After five years of his injury, he suddenly found he could move his left hand and left index finger. He then ramped up the exercise.  He then could put his foot on someone’s shoulder, bend his knees and push his legs. He could thus prove right the theory of Dr. John McDonald of Washington University which states that if a spinal cord injured patient is put on exercise as soon as possible, it will help in recovery.   That aside, “one of the most important things that Reeve did for many people was… he showed them that there is life after a spinal cord injury or after a stroke…”

In his public appearances he used to say that one of the keys to going ahead and conquering fear—the fear of loss of control—is to ignore one’s moods. The wheel chair-bound screen ‘superman’ used to exhort the injured thus: “Ignore it when you felt you really didn’t want to do whatever you had to do today.”  By staying in the moment regardless of how one actually feels, he says, one would leave oneself open for surprises, on both, a big and a small scale. Of course, being fearless did not guarantee that one gets all one wanted. All that Reeve meant is: “it can satisfy you to know you did something for the world or just for your family”. 

Reeve also found that the key to fearlessness is the phrase “no matter what”. “Keep that in mind”, he advised his audience. He went on saying: “It is truly amazing what we can do by allowing the spirit and mind to flourish. Our capabilities go way beyond our understanding. Get past the clutter, the noise inside you that says, ‘I can’t, I can’t, I’m not good enough, I don’t feel like it, I’m sick, I don’t want to. That is just like a static on a radio”, Reeve asserted. “Just clear the channel, find good reception, and you will be amazed by what you can do.”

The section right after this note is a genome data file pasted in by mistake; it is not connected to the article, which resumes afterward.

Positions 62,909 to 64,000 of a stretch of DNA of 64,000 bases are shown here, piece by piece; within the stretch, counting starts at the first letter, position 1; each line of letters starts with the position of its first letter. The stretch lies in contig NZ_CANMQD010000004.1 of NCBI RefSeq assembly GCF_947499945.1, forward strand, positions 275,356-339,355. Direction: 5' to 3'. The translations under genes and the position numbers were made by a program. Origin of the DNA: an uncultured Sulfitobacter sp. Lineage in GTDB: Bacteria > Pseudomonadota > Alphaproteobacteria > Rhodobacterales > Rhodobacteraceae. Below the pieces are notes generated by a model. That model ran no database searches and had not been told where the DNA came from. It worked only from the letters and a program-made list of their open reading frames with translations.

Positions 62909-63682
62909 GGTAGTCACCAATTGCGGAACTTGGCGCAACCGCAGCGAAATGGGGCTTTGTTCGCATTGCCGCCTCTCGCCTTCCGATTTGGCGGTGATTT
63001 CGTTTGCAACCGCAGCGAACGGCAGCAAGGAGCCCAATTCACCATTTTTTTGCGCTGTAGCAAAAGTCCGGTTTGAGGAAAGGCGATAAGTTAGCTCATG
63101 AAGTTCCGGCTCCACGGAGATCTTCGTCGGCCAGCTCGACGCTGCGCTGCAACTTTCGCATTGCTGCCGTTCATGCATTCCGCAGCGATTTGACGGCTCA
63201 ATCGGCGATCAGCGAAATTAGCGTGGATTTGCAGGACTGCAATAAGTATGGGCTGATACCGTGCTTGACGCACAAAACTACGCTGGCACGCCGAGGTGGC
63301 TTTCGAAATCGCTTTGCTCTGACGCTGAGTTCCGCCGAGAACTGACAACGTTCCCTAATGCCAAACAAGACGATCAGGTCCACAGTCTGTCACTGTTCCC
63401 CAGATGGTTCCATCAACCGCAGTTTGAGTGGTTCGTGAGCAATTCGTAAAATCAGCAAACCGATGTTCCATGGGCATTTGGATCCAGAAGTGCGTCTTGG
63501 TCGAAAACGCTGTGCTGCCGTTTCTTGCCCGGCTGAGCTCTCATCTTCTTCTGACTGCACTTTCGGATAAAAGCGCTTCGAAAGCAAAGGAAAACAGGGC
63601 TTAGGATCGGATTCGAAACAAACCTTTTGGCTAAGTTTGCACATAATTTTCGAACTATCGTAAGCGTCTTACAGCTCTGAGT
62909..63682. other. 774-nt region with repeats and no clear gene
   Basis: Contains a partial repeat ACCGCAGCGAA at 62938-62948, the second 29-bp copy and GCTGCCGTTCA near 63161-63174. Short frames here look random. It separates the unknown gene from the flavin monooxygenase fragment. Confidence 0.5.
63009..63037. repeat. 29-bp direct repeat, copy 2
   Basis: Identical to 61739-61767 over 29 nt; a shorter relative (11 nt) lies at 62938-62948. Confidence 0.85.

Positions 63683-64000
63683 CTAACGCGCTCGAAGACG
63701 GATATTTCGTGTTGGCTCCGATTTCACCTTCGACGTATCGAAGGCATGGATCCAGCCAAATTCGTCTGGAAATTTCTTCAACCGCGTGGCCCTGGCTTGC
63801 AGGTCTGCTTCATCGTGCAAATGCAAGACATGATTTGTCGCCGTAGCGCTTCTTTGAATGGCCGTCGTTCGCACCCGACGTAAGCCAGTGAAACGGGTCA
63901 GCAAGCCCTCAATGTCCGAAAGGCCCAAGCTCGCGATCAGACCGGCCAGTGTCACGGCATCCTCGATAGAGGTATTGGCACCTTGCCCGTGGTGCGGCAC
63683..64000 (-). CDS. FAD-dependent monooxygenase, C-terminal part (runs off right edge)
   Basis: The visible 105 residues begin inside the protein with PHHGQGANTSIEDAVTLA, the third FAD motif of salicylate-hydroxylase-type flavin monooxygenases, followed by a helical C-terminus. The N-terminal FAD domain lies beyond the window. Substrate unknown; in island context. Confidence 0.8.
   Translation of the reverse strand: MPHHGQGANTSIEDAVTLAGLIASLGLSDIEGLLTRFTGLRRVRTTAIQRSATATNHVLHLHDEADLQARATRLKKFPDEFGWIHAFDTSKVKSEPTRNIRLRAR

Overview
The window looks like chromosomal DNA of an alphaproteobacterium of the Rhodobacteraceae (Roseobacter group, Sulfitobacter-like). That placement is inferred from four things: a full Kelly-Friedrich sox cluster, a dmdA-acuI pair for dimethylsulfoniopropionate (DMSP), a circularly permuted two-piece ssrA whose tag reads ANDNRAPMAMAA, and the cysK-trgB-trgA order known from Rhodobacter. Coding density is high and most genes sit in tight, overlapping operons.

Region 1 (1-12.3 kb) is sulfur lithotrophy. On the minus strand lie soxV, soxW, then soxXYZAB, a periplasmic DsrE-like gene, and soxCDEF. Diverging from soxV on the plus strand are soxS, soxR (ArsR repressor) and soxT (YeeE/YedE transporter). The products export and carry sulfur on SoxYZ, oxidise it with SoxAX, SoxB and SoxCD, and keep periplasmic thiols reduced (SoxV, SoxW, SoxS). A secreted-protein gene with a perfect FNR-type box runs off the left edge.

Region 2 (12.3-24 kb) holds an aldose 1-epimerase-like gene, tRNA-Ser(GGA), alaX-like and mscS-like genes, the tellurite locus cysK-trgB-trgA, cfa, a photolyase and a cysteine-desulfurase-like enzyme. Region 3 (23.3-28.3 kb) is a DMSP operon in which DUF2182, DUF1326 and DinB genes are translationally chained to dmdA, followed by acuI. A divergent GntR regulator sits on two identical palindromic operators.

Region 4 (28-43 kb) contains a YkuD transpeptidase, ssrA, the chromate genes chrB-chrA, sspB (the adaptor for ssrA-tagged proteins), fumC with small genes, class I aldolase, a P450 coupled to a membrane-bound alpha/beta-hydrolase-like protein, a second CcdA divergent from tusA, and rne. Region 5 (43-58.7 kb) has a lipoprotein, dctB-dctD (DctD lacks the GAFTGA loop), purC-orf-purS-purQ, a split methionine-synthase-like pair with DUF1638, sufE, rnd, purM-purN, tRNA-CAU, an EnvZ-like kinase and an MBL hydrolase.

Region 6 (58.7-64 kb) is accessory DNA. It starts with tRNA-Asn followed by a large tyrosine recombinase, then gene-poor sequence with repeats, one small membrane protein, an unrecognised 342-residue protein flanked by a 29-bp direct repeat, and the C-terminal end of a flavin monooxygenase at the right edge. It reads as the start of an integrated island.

Now the question is: What made Reeve undertake such an arduous journey?  The answer, perhaps, is: his longing to show his fellow quadriplegics that “there is life after a spinal cord injury or after a stroke…one doesn’t have to sit in the dark feeling sorry for oneself.” This is perhaps what Maslow must have had in mind when he said that the behavior of human beings is but an expression of their drive for satisfying their felt needs. There is another important lesson to be learnt from the life of Reeve: People driven by ‘internal locus’ of control have a better chance to live meaningfully.

As against people like Christopher Reeve, there are another set of people who, driven by ‘external locus of control’, primarily believe that life is a series of random-chance occurrences. They believe that things happen mostly because of “uncontrollable factors such as the environment, other people or a higher power”. This strategy may sound good so far as a coping technique against failures in life. But such an attitude dissipates the fighting spirit among people. They, accepting the mishap as a fait accompli, tend to remain quadriplegics leading life in utter distress.

Isn’t it clear from the life of Christopher Reeve that we can also cultivate ‘internal locus’ of control? All that we have to do is: recognize the fact that one is always having a choice — a choice to pick a goal and work towards it. Its accomplishment builds up self-confidence. This in turn encourages one to acquire new knowledge and problem solving skills. Building up of competency enables one to take decisions and work towards their successful execution. And success breeds success—the cycle goes on.
-         GRK Murty


Dr.A.Jagadeesh said...

Very inspiring article.
Dr.A.Jagadeesh Nellore(AP),India

karpuramanjari said...

Thanks a lot Dr. Jagadeesh garu...

ikram idruss said...

two tumbsup for karpooramanjari